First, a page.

This Ruling forms part of a wider piece of work on ‘zero-emissions’ claims. The ad was identified for investigation following intelligence gathered by our Active Ad Monitoring system, which uses AI to proactively search for online ads that might break the rules.

Ad description

A paid for Google ad for Ford seen on 16 August 2023 featured the claim, “New All-Electric Explorer – Redefining Adventure. The ultimate all-electric SUV is here. The Explorer. Redefine the meaning of adventure. The ultimate exploration vehicle – Find out more & discover the range of features. Zero-emissions driving. Fast charging. Driver Assistance Tech”.


The ASA challenged whether the claim "Zero-emissions driving" misleadingly represented the vehicle's environmental impact.


Ford Motor Company Ltd (Ford) explained that the ad specifically stated “driving” and therefore was not a statement that the All-Electric Explorer was a zero-emissions vehicle in absolute terms. They explained that there was a clear distinction between their claim “Zero-emissions driving” and an absolute claim such as “zero-emissions [vehicle name]”. They said the latter could be interpreted as an absolute claim encompassing the life cycle of the vehicle (including production, driving, charging and maintenance). However, their claim “Zero-emissions driving” explicitly and specifically stated that it was in relation to “driving”.Ford further stated that the claim had been made in the wider context of the ad, specifically the text, “Find out more & discover the range of features. Zero-emissions driving. Fast charging. Driver Assistance Tech”. They said that the text made clear that charging was another key element of the vehicle’s capabilities. Therefore, the context made it clear to consumers that there were other elements to the vehicle’s capabilities, beyond driving, such as charging, and the “zero-emissions” claim was made specifically in relation to driving.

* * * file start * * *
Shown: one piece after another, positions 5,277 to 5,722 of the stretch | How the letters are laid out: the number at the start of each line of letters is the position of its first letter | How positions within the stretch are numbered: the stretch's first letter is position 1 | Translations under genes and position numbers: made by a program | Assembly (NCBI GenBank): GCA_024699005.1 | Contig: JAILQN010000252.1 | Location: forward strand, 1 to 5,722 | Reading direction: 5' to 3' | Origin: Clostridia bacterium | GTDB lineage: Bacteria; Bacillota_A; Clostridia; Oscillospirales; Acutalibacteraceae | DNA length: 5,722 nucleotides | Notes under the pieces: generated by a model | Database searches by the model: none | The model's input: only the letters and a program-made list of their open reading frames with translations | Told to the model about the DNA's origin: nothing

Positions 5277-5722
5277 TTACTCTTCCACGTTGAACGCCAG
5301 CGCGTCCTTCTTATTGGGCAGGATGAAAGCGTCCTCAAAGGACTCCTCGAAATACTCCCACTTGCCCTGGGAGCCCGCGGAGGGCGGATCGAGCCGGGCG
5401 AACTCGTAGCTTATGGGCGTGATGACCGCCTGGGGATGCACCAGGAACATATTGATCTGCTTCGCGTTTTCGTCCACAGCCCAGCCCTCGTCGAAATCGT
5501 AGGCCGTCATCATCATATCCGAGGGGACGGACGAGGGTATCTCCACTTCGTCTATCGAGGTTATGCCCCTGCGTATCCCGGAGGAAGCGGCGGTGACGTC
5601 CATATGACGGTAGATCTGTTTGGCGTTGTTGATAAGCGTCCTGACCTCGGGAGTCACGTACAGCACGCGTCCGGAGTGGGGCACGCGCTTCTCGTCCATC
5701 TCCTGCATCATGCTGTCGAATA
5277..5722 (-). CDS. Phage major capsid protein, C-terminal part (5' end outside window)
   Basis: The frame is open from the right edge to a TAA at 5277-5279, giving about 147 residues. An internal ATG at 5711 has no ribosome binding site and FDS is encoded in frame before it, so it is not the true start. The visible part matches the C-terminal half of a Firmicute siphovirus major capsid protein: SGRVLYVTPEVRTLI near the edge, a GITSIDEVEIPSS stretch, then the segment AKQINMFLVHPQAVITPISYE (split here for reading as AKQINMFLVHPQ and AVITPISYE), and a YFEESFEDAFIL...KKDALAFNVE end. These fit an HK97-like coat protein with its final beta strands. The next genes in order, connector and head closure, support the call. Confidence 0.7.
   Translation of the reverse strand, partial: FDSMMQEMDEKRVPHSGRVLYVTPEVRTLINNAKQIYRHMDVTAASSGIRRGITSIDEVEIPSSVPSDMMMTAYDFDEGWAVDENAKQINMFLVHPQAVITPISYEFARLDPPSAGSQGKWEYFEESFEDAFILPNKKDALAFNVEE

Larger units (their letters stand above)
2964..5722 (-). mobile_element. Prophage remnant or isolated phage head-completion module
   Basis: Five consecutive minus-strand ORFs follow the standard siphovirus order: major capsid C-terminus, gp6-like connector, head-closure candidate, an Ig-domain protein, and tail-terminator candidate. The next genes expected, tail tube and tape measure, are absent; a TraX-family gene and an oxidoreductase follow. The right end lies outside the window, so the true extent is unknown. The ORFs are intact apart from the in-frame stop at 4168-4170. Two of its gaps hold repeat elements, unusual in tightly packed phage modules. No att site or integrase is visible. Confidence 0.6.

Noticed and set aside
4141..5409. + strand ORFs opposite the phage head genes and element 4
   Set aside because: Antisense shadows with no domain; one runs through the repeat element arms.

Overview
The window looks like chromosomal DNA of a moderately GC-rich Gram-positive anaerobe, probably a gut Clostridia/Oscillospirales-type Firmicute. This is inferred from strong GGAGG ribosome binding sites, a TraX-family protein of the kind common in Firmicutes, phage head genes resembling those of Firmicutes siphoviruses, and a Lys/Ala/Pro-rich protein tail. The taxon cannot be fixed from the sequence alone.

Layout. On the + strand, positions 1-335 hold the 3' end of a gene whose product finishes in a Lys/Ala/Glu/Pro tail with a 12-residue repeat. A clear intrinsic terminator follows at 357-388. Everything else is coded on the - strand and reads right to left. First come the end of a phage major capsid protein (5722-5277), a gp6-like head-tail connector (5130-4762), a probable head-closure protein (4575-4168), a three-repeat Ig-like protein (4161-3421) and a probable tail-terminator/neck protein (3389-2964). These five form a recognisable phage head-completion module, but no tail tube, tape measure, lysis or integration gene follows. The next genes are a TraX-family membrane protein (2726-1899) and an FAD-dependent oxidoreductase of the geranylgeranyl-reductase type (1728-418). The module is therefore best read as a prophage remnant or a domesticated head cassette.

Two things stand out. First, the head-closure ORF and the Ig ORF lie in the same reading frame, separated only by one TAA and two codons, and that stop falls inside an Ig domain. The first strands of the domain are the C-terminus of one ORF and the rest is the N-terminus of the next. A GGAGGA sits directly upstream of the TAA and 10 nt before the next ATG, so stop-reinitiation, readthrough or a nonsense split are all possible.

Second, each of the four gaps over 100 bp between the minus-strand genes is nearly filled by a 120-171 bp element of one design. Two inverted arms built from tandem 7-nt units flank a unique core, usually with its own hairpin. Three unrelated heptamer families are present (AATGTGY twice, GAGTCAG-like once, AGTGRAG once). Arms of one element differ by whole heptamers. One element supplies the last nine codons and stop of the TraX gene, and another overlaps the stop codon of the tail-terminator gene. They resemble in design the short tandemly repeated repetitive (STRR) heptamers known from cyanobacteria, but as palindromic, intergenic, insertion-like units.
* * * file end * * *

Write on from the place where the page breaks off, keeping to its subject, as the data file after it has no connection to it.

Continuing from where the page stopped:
They explained that to receive the ad a consumer would have searched for a phrase related to the All-Electric Explorer. They said that the All-Electric Explorer was Ford’s first battery electric mid-size Sports Utility Vehicle (SUV) in the UK and therefore, they would have expected consumers in that instance (who had an active interest in the vehicle) to understand “zero-emissions driving” in the same way as “zero-emissions whilst driving”. They said that they believed therefore that “zero emissions driving” was compliant with the Code.

They stated, however, that to make future ads even more clear, they would amend the claim to “Zero-emissions while driving”.


Not upheld

The CAP Code required that marketing communications must not mislead by hiding material information or presenting it in an unclear, unintelligible, ambiguous or untimely manner. The basis of environmental claims must be clear.

The ASA understood that, unlike a car with a petrol or diesel engine where emissions came from the tailpipe, when battery electric vehicles were driven no emissions were produced. However, in other circumstances, such as the manufacture, disposal or charging of an electric vehicle using electricity from the national grid, emissions were generated. For that reason an ad that featured a “zero emissions” claim, that did not make explicitly clear that it related to the reaction of the vehicle while it was being driven, was likely to mislead.

We considered that the claim “Zero-emissions driving” in isolation was ambiguous. That was because it could be interpreted as an absolute claim, a comment on the emissions resulting from the vehicle through its life cycle, including for example, its manufacture, use and disposal.

While the ad included the claim “Zero-emissions driving”, we noted however that it was immediately followed by references to “Fast charging” and “Driver Assistance Tech”. This further text placed the claim in the context of some of the specific features of the car, which included its emissions while being driven, its charging capability and technical function. The claim was unlikely, therefore, in that specific context to be understood as a comment on the vehicle’s overall life-cycle (manufacture, use and disposal) emissions.We concluded that the ad was unlikely to mislead.

We investigated the ad under the CAP Code (Edition 12) rules 3.1 and 3.3 (Misleading advertising), 3.9 (Qualification) and 11.1 (Environmental Claims), but did not find it in breach.


No further action necessary.

CAP Code (Edition 12)

3.1     3.3     3.9     11.1    

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